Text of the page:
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ORIGINAL ARTICLE
Year : 2012  |  Volume : 28  |  Issue : 1  |  Page : 41-44

Enteral nutrition practices in the intensive care unit: Understanding of nursing practices and perspectives


Department of Anaesthesia and Critical Care, Jai Prakash Narayan Apex Trauma Centre, All India Institute of Medical Sciences, New Delhi, India

Correspondence Address:
Pramendra Agrawal
Anaesthesiology, A-148, Sector-15, Noida 201 301, Uttar Pradesh
India
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Source of Support: None, Conflict of Interest: None


DOI: 10.4103/0970-9185.92433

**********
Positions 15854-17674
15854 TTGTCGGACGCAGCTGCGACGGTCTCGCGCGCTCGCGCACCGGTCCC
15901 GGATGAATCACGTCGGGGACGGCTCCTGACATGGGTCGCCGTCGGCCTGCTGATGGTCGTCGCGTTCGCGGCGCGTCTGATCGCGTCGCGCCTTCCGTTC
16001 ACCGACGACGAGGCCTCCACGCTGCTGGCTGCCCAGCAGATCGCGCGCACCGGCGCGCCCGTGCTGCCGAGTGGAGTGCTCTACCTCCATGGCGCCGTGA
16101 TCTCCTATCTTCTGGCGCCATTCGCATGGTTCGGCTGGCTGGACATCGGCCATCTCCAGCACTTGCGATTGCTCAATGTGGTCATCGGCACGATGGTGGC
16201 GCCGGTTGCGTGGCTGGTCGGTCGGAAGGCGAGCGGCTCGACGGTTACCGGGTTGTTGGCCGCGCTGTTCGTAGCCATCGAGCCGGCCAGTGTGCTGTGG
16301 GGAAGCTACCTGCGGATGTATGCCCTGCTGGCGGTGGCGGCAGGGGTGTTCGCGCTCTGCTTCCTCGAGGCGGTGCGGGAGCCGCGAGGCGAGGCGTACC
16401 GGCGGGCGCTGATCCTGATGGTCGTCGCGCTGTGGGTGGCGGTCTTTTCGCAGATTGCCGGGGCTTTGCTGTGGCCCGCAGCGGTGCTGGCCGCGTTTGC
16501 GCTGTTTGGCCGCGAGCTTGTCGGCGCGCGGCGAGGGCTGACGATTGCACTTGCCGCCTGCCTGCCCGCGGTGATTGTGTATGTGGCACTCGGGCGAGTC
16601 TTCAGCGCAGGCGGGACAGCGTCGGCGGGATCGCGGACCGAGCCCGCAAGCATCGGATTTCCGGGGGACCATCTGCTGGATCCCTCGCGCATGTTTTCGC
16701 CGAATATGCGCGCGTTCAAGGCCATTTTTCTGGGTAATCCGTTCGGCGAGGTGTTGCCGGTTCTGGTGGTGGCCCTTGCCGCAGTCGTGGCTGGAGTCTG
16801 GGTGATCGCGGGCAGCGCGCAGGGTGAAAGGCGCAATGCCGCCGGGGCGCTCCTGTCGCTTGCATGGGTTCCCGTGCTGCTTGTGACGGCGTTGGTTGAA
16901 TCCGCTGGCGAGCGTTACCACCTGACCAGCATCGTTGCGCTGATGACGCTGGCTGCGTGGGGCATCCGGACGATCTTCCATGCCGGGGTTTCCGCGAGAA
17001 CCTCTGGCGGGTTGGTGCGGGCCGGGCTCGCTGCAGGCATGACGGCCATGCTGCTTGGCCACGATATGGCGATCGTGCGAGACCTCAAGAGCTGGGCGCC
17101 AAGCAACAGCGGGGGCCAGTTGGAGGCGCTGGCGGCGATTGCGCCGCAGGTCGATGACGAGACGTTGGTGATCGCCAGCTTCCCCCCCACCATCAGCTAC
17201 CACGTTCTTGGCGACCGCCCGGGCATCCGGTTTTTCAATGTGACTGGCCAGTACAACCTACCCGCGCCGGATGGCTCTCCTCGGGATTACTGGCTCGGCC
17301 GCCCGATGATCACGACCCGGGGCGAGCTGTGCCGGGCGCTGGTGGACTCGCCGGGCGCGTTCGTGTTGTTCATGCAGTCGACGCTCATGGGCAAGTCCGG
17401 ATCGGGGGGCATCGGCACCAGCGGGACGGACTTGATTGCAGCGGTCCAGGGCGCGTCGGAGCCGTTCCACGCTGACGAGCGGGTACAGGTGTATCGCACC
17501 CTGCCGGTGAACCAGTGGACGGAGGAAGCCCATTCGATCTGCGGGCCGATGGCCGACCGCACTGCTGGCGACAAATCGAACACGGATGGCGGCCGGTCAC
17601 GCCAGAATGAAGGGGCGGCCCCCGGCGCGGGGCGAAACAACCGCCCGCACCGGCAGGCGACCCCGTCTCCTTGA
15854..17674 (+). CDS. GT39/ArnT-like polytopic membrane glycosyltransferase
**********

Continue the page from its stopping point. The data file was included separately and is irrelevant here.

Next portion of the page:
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Background: Adequate nutritional support is important for the comprehensive management of patients in intensive care units (ICUs). Aim: The study was aimed to survey prevalent enteral nutrition practices in the trauma intensive care unit, nurses' perception, and their knowledge of enteral feeding. Study Design: The study was conducted in the ICU of a level 1 trauma center, Jai Prakash Narayan Apex Trauma Centre, AIIMS, New Delhi, India. The study design used an audit. Materials and Methods: Sixty questionnaires were distributed and the results analyzed. A database was prepared and the audit was done. Results: Forty-two (70%) questionnaires were filled and returned. A majority (38) of staff nurses expressed awareness of nutrition guidelines. A large number (32) of staff nurses knew about nutrition protocols of the ICU. Almost all (40) opined enteral nutrition to be the preferred route of nutrition unless contraindicated. All staff nurses were of opinion that enteral nutrition is to be started at the earliest (within 24-48 h of the ICU stay). Everyone opined that the absence of bowel sounds is an absolute contraindication to initiate enteral feeding. Passage of flatus was considered mandatory before starting enteral nutrition by 86% of the respondents. Everyone knew that the method of Ryle's tube feeding in their ICU is intermittent boluses. Only 4 staff nurses were unaware of any method to confirm Ryle's tube position. The backrest elevation rate was 100%. Gastric residual volumes were always checked, but the amount of the gastric residual volume for the next feed to be withheld varied. The majority said that the unused Ryle's tube feed is to be discarded after 6 h. The most preferred (48%) method to upgrade their knowledge of enteral nutrition was from the ICU protocol manual. Conclusion: Information generated from this study can be helpful in identifying nutrition practices that are lacking and may be used to review and revise enteral feeding practices where necessary.


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